**only exists in multiples of whole numbers**.”

Callum Coats restates this fact in * Living Energies*, his exposition of Schauberger’s theories: “

**Energy only exists in multiples of whole numbers**. The total action of energy is always a whole-numbered multiple of

*h*.” This means there’s a palpable difference in fractional factors… therefore, the

*magic*of 432 starts with the number 27, not 13.5.

Below is a graphic I created showing the overlap of the first six harmonics generated in the series. If you’ve read * The Next Octave*, you’ll know that only odd-numbered harmonics represent new notes. (Even-numbered harmonics are simply octave

*repeats*of the previously generated odd-numbered harmonics.) And I did stagger the levels of amplitude in order to separate these waves to see them more clearly:

The one common point through which all of these frequencies travel is the mese, and its importance can’t be overstressed. “Euclid calls *Mese* the sound by which all other sounds are regulated,” wrote Charles Burney in * The General History of Music*, published in 1776. “And Aristotle, in his XXXVIth problem, sect. 19, says that all the tones of a scale are accommodated, or tuned, to the Mese.”

The odd-numbered harmonics appearing above are all new harmonics, but they vary as reflecting either the power of 2 or 3: C=1, E=5, Bb=7 and F#=11 are all power of 2 values, with only G=3 and D=9 being power of 3 values. And yet both powers exhibit this “snapping to the grid” that’s regulated, even *defined*, by the mese.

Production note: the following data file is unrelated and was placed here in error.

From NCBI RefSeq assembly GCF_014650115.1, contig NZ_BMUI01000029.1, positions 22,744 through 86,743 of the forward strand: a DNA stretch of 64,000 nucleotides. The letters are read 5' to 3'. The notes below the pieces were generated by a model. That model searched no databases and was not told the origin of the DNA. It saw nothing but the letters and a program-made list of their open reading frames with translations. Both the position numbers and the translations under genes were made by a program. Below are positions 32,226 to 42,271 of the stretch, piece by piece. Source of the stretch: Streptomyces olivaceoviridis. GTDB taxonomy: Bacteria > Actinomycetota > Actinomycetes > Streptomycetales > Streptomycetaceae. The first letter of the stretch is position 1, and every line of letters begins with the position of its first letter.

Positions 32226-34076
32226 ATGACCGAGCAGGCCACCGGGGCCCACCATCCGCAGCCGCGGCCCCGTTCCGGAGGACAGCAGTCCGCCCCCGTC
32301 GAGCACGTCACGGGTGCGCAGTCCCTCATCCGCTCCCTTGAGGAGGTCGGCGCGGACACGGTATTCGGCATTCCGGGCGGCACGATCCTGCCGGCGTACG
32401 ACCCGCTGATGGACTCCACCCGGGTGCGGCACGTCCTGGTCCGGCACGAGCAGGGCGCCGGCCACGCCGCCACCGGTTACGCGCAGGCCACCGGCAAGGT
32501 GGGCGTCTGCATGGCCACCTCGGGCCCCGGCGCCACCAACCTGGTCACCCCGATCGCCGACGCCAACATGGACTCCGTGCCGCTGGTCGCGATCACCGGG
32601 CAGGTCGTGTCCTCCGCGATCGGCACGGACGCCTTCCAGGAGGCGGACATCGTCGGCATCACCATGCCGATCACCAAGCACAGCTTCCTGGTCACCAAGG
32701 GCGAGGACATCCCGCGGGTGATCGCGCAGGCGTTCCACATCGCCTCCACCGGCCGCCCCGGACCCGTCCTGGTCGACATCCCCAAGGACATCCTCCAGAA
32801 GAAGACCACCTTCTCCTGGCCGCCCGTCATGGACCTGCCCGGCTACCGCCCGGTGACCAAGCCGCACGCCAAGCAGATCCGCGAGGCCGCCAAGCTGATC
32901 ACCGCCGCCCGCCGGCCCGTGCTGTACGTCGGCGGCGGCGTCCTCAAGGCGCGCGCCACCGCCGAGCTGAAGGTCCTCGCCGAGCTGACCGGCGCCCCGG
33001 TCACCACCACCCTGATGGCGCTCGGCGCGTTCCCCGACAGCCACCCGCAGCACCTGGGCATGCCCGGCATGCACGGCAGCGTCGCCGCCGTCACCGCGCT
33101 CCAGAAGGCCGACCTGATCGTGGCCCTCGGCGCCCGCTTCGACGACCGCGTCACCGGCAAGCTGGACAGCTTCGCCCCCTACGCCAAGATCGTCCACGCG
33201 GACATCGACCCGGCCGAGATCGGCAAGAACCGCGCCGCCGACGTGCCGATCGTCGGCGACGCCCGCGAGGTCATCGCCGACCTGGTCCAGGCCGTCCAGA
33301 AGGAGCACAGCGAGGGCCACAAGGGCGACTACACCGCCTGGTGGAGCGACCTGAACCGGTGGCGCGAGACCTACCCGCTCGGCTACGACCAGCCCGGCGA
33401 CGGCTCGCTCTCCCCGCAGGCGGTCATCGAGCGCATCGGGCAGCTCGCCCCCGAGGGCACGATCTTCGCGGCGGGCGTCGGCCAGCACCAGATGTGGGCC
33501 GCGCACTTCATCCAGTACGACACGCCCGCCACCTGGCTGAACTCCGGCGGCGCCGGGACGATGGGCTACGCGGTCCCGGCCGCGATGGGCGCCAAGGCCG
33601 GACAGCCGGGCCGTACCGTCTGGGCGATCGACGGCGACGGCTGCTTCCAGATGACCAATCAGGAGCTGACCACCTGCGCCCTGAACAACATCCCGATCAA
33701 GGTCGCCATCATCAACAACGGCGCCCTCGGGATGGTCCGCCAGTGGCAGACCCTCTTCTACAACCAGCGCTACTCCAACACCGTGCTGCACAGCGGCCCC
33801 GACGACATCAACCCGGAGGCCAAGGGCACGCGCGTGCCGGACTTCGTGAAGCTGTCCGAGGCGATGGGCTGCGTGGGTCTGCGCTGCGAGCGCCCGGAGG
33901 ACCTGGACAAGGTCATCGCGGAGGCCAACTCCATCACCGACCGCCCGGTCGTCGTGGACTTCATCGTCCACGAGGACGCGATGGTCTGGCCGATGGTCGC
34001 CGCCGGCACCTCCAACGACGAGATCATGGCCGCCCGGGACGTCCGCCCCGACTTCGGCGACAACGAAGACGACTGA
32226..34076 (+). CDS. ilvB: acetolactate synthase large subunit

If we then plot the frequency waves of the first four harmonic octaves of C, we see several points of intersection:

All four waves intersect the mese point, with smaller numbers of waves intersecting at equidistant points on the mese line: 3 waves at the quarter points and 2 waves at the eighth points. The energy being expressed here is regimented, but the odd-numbered harmonics, intersecting at only the mese, seem to be revealing something else… a complexity on the verge of cacophony, even noise, but regulated and harmonized by the centrality of the mese.

Octave intervals are musically uninteresting, with several points of intersection between waves. Music, though, requires more than octave intervals; it requires the varied, messy overlay of notes shown below. And when these various notes ring at precise intervals, the effect can be both healing *and* cacophonous. A balance must be struck, and that seems to be the purpose of the mese that draws the frequency waves together, if only for a moment, belting them at the waist before sending them out again into the vagaries of harmony.

Now, imagine a set of equally tempered frequencies that lack the regulatory feature of the mese. Here, I replaced the central dot with a thinner line to show that none of the waveforms of equal temperament actually intersect it:

To show a clearer comparison, I reduced the line thickness on these graphs from 9 down to 2 points. This allows you to see that equal temperament frequencies not only avoid the mese (miss the meson), they also fail to harmonically overlay one another.